This year, the Tigers’ victories have been fueled by Watson, the ACC Player of the Year, who coincidentally became the first Clemson player to be featured on the front of SI since Tuttle’s classic cover 34 years ago.
“There’s just so many things that just match up,” said Tuttle, who graduated as Clemson’s all-time leader in receptions and receiving yards. “We’re just hoping that the results will be the same and we can get one more win.”
The similarities are endless, but of course when it comes to connections, the elephant in the room is named Big Al, and it wears a crimson sweater. Current Clemson head coach Dabo Swinney, like Ford, is an Alabama native who would go on to play football for the Crimson Tide before leading the Tigers to the national title game.
According to Tuttle, the coaches have a lot more in common than just success.
“Dabo is one of those guys that could have been Coach Ford’s son, but just a little bit more sophisticated,” Tuttle joked.
Since he retired from football in 1991, Tuttle -- who is battling an eye condition called macular degeneration that could potentially leave him blind -- has gone on to become a successful author, a motivational speaker and the team chaplain for the Charlotte Hornets. He said Ford and Swinney possess tremendous qualities that extend beyond the football field.
“They’re the same,” Tuttle said. “Coach Ford was a tobacco-spittin’ academic All-American. I don’t know if people really know that. I mean, the guy was an academic All-American and because of tobacco spitting it kind of gave him the image that he was a doofus, but the guy was brilliant.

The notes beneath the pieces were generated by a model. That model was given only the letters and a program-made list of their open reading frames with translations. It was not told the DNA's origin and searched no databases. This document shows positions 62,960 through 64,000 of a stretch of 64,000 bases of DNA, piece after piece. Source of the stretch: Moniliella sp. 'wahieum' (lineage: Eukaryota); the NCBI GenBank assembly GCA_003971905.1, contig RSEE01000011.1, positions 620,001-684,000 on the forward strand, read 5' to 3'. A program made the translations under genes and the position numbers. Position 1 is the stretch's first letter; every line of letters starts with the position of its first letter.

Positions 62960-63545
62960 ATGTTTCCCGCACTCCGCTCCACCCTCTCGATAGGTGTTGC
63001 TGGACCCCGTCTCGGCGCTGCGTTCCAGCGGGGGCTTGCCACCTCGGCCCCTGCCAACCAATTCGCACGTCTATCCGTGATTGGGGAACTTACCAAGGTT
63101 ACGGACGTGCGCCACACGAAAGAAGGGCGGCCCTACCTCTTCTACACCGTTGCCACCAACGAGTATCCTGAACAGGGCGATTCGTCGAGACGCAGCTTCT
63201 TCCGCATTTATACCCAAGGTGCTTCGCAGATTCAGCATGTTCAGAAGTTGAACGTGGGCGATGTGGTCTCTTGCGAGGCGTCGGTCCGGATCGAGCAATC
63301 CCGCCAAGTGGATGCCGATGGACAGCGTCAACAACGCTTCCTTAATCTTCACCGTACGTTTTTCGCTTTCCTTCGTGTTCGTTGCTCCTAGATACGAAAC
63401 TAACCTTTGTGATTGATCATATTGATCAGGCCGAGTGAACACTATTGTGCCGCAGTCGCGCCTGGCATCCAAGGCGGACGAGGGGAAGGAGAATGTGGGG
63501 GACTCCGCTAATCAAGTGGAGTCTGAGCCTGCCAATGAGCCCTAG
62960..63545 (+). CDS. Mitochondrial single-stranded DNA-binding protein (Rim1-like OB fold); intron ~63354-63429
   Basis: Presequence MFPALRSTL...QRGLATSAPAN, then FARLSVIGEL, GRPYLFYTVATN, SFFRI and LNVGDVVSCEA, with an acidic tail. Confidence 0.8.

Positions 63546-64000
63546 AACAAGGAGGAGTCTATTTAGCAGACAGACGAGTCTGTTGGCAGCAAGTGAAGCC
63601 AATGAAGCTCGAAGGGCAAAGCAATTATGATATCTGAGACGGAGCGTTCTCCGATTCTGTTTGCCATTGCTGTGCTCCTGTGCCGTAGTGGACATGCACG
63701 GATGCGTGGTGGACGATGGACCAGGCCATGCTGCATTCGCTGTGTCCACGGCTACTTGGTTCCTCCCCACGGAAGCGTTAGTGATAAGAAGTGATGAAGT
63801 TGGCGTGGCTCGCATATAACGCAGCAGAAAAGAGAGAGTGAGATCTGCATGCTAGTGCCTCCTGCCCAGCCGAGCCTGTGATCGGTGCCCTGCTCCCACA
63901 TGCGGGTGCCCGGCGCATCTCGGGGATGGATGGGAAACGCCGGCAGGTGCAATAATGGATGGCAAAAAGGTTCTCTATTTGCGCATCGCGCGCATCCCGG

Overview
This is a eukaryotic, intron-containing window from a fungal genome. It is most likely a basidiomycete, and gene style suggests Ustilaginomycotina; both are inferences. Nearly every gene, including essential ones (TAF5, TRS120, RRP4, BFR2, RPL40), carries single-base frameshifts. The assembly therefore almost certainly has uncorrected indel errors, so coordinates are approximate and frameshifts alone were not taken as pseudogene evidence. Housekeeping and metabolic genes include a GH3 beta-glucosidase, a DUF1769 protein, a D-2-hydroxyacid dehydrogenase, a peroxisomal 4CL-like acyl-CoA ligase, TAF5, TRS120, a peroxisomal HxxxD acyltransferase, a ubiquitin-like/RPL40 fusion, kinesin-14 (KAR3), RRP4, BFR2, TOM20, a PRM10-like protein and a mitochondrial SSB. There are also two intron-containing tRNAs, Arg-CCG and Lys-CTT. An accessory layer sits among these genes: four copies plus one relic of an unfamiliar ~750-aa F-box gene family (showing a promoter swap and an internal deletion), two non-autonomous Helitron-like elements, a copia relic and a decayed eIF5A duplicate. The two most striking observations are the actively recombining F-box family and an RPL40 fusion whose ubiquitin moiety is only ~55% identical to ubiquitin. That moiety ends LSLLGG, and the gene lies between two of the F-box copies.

“He really understood early on how to walk into a recruit’s kitchen and win over the mom. I mean, it was an art, and he was good at it. ‘It’s about your mamas and your papas.’ That’s what he used to say.”
Swinney has a few sayings of his own, including his epic “B.Y.O.G. (Bring Your Own Guts)” rant after Clemson’s 24-22 rain-soaked victory over Notre Dame. And that’s just one of several sound bite-worthy statements he’s made this season.
“Not only is he a good coach, but he knows how to motivate,” Tuttle said. “There’s these one-liners that he comes up with that somehow becomes this marketing tool, just for the week."
The connection between Tuttle and Swinney is tight, but the former Orange Bowl hero said that there will always be a special place in his heart for Ford.
“I don’t know if I ever loved a coach the way I loved Coach Ford,” Tuttle said. “He’s just special to me.”
Tuttle’s son, Kanyon, just might feel the same way about Swinney one day.
There’s one more connection between the storied 1981 team and the 2015 team that’s attempting to follow in its footsteps, and it won’t show up in any team notes or box scores.
Just as Tuttle looked up to Ford as a father figure and a mentor, he’s hoping Swinney can have the same effect on Kanyon. The younger Tuttle, a wide receiver, turned down a scholarship offer at another school in an attempt to walk on at Clemson so he can play for Swinney and the school he grew up loving.